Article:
(1843 - 1914)
Home State: Virginia
Branch of Service: Infantry
Unit: 17th Virginia Infantry
He enlisted in Company A, the Alexandria Riflemen at age 17 in April 1861. He was captured in action during the Seven Days on 30 June 1862 and held at Fort Columbus, NY, transferred to Fort Warren, MA, then to Fortress Monroe, VA for exchange on 31 July 1862. He was wounded in action at Second Manassas in August 1862.
On the Campaign
He was captured in action at Sharpsburg on 17 September 1862. On Sunday 21 September 1862 he wrote his family about the campaign:
On the 8th we struck up the refrain of "Maryland, My Maryland!" and camped in an apple orchard. We went hungry, for six days not a morsel of bread or meat had gone in our stomachs - and our menu consisted of apple; and corn. We toasted, we burned, we stewed, we boiled, we roasted these two together, and singly, until there was not a man whose form had not caved in, and who had not a bad attack of diarrhea. Our under-clothes were foul and hanging in strips, our socks worn out, and half of the men were bare-footed, many were lame and were sent to the rear; others, of sterner stuff, hobbled along and managed to keep up, while gangs from every company went off in the surrounding country looking for food. . . Many became ill from exposure and starvation, and were left on the road. The ambulances were full, and the whole route was marked with a sick, lame, limping lot, that straggled to the farmhouses that lined the way, and who, in all cases, succored and cared for them...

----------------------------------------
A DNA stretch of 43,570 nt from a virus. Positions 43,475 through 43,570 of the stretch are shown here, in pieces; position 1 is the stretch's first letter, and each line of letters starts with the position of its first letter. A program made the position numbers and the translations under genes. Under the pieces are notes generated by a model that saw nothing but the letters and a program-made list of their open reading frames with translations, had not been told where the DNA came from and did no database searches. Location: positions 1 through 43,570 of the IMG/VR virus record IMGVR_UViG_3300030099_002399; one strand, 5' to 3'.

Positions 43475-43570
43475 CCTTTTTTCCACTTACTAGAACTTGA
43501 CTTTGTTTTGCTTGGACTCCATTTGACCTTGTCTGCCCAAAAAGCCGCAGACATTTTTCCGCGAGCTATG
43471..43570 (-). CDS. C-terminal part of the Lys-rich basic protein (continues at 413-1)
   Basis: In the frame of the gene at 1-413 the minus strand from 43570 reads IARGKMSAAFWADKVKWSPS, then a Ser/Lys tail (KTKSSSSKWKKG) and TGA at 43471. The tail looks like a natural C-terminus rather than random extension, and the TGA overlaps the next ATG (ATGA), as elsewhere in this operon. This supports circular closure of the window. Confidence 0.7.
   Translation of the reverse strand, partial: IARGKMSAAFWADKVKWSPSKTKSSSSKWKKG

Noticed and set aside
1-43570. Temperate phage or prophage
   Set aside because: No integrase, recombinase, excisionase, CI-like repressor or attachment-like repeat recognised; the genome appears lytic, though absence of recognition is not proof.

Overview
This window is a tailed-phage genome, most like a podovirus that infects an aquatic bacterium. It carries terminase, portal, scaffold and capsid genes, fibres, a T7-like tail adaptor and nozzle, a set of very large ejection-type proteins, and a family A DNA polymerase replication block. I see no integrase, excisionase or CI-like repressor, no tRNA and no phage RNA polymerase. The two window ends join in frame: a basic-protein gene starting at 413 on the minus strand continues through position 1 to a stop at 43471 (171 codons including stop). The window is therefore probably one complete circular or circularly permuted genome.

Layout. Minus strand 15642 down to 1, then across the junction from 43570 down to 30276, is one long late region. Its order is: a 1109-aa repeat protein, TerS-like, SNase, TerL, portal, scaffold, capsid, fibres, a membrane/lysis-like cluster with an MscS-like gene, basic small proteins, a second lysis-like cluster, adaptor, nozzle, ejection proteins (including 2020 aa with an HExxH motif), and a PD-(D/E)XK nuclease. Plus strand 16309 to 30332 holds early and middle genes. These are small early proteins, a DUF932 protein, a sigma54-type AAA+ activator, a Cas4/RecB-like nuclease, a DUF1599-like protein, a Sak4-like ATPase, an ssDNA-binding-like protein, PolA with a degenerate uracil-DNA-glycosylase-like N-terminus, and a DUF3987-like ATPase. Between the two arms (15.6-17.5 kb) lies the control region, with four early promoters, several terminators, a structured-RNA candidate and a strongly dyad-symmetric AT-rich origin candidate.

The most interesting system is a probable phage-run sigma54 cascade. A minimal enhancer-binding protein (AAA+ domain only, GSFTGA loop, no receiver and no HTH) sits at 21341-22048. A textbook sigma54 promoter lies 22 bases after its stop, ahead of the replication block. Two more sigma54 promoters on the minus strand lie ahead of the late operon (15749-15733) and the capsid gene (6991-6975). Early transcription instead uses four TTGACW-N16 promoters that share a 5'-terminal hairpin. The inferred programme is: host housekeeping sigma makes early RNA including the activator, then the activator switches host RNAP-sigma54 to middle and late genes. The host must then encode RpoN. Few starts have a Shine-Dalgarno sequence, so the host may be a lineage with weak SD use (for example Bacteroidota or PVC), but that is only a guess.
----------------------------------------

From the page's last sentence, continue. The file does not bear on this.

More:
The rest of the War
He was paroled for exchange on 22 September 1862. He transferred to Company H (Black Horse Troop), Fourth Virginia Cavalry in July 1863. He was captured again, at Warrenton, VA on 8 January 1864, and held at the Old Capitol Prison, Washington and Point Lookout, MD. He escaped but was recaptured at Point Of Rocks, MD and sent to Antheneum Prison, Wheeling, WV. He was exchanged 24 February at Camp Chase, OH. He was wounded, at Todd's Tavern, VA 7 May 1864 and in Richmond's Chimborazo Hospital.
After the War
He was an employee of the US General Land Office, Washington, DC for about 40 years. He was the author of Johnny Reb and Billy Yank (1905), and Women of the Debatable Land (1912).
References & notes
More on the Web
His 1903 description of his part in the battle is online from the Encyclopedia of Virginia.
1843; Norfolk, VA
06/30/1914 Warrenton, VA; burial in Arlington National Cemetery, Arlington, VA
1 Fincham, Jr., Ray, Artillery, Cavalry, Infantry Regimental Histories - Virginia, Published 2005, <http://www.ranger95.com/civil_war/virginia/index.html>, Source page: /virginia/infantry/rosters/17th_inf_regt_roster_a.html [AotW citation 13520]